|The single currency bloc has already been destabilised by Cyprus and now faces fresh uncertainty if Lisbon cannot find new savings to meet the conditions of its €78bn (£66bn) bail-out.
Pedro Passos Coelho, Portugal’s prime minister, said on Sunday night that the rejection posed “serious obstacles and risks” to Portugal’s progress in meeting its bail-out commitments, but that it would “do everything to avoid a second rescue”.
“The government is committed to all the objectives of the programme,” he said.
The prime minister said the ruling would mean other deep spending cuts, in social security, health, education and public enterprises
The European Commission warned in a statement: "Any departure from the programme's objectives, or their re-negotiation, would in fact neutralise the efforts already made and achieved by the Portuguese citizens."
Wolfgang Schaeuble, the German finance minister, said on Monday that Portugal will have to find new savings after the ruling.
"Portugal has made lots of progress in the last year to gain access to financial markets. But after this (constitutional court) decision it will have to find new measures," he told a Bavarian radio station.
The court ruled that planned cuts in salaries to state workers and payments to pensioners were in breach of the constitution. The measures were expected to save as much as €1.3bn annually, a large slice of the €5bn of fiscal consolidation planned for this year. Mr Passos Coelho said that he had asked ministries to slash spending in order to avoid further tax rises.
Luis Marques Guedes, secretary of state for cabinet matters, said at the weekend: "The constitutional court's decision places serious difficulties on the country to comply with the goals and budget targets it has to meet. The government doesn't agree with the interpretation of the constitution."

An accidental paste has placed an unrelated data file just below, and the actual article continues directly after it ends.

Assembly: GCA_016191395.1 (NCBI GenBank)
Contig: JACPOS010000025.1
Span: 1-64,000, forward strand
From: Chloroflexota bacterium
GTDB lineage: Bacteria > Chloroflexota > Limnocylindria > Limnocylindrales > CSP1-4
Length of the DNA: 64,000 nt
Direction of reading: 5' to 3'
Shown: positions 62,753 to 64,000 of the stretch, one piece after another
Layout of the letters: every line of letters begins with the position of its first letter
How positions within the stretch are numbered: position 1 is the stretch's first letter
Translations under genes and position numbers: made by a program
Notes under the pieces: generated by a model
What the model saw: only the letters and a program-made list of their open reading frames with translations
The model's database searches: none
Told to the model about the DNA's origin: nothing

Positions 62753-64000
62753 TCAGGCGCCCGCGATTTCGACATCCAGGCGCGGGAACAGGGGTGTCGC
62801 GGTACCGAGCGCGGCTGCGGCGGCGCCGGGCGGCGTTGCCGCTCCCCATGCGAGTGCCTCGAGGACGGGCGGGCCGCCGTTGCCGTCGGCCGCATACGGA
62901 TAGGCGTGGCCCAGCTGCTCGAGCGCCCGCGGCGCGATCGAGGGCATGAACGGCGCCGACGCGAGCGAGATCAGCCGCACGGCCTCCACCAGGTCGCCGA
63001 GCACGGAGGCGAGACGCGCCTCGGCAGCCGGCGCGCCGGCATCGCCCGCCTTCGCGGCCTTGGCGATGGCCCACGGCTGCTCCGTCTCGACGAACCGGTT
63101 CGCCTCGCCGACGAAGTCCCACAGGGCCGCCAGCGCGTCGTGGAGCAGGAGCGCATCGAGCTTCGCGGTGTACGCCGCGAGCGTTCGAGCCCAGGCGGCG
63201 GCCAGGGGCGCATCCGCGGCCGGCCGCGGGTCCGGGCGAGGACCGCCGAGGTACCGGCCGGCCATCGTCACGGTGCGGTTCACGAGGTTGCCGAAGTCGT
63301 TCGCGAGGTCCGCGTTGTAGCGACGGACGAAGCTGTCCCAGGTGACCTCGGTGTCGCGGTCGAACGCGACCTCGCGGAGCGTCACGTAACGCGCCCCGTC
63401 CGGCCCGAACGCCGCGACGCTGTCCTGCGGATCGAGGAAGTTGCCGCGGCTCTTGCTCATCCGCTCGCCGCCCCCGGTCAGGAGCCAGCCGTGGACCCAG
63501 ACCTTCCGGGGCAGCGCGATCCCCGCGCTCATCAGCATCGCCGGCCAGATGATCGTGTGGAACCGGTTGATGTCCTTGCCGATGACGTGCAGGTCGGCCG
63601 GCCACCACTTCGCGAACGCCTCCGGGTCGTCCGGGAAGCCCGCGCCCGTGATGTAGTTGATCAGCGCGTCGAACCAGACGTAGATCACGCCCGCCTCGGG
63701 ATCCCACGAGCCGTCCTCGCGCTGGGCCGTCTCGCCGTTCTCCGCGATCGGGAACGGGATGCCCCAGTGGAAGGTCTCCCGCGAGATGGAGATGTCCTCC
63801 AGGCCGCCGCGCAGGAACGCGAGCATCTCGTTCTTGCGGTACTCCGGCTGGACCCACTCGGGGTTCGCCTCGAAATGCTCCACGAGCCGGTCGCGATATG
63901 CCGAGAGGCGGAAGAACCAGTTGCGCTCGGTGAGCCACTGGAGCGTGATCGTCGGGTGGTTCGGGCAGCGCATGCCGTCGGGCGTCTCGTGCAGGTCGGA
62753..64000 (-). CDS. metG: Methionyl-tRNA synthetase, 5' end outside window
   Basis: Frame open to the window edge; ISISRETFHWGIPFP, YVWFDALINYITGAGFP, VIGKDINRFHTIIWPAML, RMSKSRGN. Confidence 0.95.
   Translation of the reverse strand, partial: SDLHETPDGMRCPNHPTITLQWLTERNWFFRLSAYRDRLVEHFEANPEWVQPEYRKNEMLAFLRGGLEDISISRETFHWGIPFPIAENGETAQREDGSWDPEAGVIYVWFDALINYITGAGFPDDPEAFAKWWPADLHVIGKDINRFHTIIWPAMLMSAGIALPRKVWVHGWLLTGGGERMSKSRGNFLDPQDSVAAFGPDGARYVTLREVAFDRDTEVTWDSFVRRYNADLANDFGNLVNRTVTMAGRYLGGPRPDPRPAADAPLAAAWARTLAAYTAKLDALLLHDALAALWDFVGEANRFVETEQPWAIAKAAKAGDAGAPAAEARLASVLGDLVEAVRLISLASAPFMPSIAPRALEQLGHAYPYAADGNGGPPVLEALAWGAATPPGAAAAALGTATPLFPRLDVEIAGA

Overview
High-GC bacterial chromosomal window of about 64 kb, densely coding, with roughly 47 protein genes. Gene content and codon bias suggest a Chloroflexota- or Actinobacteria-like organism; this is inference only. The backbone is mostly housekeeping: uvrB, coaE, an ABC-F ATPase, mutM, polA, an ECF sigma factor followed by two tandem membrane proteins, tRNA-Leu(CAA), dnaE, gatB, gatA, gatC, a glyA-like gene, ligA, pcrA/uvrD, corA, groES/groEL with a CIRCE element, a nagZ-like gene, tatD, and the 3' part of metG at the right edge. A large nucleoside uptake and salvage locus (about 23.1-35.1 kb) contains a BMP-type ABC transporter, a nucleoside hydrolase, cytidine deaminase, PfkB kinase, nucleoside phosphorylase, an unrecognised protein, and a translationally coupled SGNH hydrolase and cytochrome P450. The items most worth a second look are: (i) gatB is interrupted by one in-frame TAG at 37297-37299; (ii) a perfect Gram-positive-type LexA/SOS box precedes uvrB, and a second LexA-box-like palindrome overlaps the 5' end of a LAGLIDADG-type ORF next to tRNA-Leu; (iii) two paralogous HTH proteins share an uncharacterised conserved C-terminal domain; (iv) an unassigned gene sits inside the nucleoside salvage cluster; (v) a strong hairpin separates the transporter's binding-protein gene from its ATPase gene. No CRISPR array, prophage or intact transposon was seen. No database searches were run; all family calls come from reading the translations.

Raoul Ruparel, head of economic research at think-tank Open Europe, said: "With Cyprus and now Portugal, we are starting to see things worsening again in the eurozone."
He also warned there was a danger that broad support for austerity across the country could be eroded by the court's decision.
However, he expected the market reaction on Monday to be muted. "I can't imagine a massive response. They will find the savings elsewhere," he said.
Portugal's borrowing cost rose in early trading, with the yield on government 10-year bonds rising to a four-month high of of 6.489pc.
The eurozone faces another testing week, with the formal terms of a €10bn Cyprus bail-out due to be published. Ireland is also thought to be preparing to ask for an easing of its bail-out terms at a meeting of eurozone ministers in Dublin on Friday.
Alongside Ireland, Portugal has been the eurozone's poster child for reform and had planned to issue a 10-year bond shortly to try to regain access to the debt markets. The court ruling may have delayed those plans.
The latest escalation in the crisis came as Christine Lagarde, managing director of the International Monetary Fund, told an audience in China that "a substantial portion of the global economy looks better today than it did last year", but the eurozone and the US still posed threats to the recovery.
The IMF in January cut its 2013 global growth forecast to 3.5pc and predicted a second year of recession in the euro area.